CLEO (Malaysia) - - CONTENTS - By Eliza Thomas

The hottest fe­male gigs in town!

Whether they’re col­lab­o­rat­ing with for­eign artistes, kickin’ it at a small gig or even rock­ing var­i­ous venues around the world, th­ese hot acts are tak­ing the scene by storm and mak­ing Malaysia proud!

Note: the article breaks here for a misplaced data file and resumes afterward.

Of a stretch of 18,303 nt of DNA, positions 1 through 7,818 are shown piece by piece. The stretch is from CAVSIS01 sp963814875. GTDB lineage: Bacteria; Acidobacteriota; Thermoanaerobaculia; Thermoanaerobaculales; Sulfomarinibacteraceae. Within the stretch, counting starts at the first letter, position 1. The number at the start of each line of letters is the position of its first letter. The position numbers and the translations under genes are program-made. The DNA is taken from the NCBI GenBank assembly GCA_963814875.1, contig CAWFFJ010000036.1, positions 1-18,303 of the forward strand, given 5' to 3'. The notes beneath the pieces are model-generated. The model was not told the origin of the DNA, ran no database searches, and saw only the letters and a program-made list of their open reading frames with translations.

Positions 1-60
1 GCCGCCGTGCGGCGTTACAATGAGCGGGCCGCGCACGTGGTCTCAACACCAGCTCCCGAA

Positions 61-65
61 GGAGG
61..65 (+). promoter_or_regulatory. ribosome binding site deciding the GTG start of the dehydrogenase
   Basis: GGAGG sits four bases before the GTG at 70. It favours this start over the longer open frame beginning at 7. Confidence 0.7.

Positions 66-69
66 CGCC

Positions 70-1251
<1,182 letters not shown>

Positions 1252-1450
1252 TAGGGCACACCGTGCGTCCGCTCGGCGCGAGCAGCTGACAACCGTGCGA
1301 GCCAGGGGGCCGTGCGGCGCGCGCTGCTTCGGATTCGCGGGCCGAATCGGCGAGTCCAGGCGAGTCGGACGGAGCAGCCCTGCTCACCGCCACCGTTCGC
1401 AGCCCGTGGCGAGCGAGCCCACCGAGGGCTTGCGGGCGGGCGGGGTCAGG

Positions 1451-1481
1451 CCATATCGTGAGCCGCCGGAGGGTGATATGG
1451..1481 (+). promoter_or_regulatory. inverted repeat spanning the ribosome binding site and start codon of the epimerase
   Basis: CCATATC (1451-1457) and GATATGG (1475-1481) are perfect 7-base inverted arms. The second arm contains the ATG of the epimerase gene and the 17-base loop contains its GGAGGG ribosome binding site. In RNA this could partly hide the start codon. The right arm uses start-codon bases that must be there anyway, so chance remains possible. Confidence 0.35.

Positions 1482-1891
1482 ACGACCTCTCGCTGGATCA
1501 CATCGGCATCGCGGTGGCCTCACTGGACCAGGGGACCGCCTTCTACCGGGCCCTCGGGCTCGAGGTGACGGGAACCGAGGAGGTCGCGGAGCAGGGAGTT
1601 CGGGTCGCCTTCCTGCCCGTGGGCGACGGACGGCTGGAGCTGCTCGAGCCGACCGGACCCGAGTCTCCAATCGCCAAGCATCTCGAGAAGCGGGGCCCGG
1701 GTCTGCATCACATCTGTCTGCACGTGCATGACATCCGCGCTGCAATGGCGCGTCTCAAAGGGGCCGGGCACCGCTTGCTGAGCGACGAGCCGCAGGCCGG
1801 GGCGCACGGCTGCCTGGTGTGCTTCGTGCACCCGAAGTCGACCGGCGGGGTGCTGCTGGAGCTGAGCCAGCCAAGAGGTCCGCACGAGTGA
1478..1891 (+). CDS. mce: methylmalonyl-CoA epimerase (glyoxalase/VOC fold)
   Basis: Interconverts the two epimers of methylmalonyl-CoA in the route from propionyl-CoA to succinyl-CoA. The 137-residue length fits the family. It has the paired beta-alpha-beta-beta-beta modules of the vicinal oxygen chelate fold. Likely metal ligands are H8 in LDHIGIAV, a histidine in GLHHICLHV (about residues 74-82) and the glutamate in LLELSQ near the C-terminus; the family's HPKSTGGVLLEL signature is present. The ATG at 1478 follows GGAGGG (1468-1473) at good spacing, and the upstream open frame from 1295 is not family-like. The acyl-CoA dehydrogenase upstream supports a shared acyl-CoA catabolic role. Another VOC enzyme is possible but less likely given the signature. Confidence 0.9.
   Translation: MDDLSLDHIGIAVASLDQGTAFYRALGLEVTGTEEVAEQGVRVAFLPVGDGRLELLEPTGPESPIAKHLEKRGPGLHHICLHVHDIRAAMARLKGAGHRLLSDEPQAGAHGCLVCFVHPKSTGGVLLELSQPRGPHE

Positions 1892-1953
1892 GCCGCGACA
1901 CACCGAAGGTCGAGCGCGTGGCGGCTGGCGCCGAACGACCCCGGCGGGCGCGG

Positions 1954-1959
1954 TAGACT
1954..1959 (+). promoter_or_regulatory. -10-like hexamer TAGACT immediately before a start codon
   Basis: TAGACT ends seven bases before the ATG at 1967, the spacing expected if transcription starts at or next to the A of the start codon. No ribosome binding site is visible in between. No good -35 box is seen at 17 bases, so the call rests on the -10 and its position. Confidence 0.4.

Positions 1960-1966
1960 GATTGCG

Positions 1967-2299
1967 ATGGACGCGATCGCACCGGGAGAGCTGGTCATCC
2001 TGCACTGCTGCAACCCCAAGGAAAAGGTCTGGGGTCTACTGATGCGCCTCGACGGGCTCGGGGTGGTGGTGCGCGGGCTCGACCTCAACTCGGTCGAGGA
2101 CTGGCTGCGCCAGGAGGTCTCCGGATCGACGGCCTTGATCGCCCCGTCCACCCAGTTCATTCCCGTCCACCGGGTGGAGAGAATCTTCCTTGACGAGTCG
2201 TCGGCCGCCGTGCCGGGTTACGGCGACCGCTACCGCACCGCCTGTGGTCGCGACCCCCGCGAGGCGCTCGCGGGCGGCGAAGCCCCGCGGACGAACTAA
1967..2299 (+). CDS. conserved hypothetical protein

Nad­hira is all about con­nect­ing with her fans in in­ti­mate show­cases. Her songs like “Tear Us Apart” with Aus­tralian heart­throb Ron E. Jones and “Closer” are in­ter­na­tional hits, and she’s work­ing on more stuff that she hopes will get the same at­ten­tion. Fans, whom she calls her Troop­ers, are her driv­ing force and she fo­cuses on cre­at­ing mu­sic that pleases them as much as it does her. Her favourite thing about the lo­cal mu­sic scene is the ca­ma­raderie that ev­ery­one shows in terms of sup­port­ing and em­pow­er­ing each other. Also, artistes who are true to their work in­spire her. Nad­hira loves the vibe that ev­ery­one is ex­ud­ing in get­ting their work out there whether it’s mu­sic, fash­ion, or even a café. For more in­spi­ra­tion in mu­sic and style, she looks to other R&B singers like Ciara, Cassie and Ashanti. She’s per­formed in coun­tries like Sin­ga­pore, In­done­sia, Aus­tralia, France and Canada but re­frains from spec­i­fy­ing where ex­actly she choked on her saliva be­cause nerves got the best of her. Nad­hira’s got some pretty cool awards un­der her belt and has also shared the stage with 90s R&B leg­ends, All-4-One.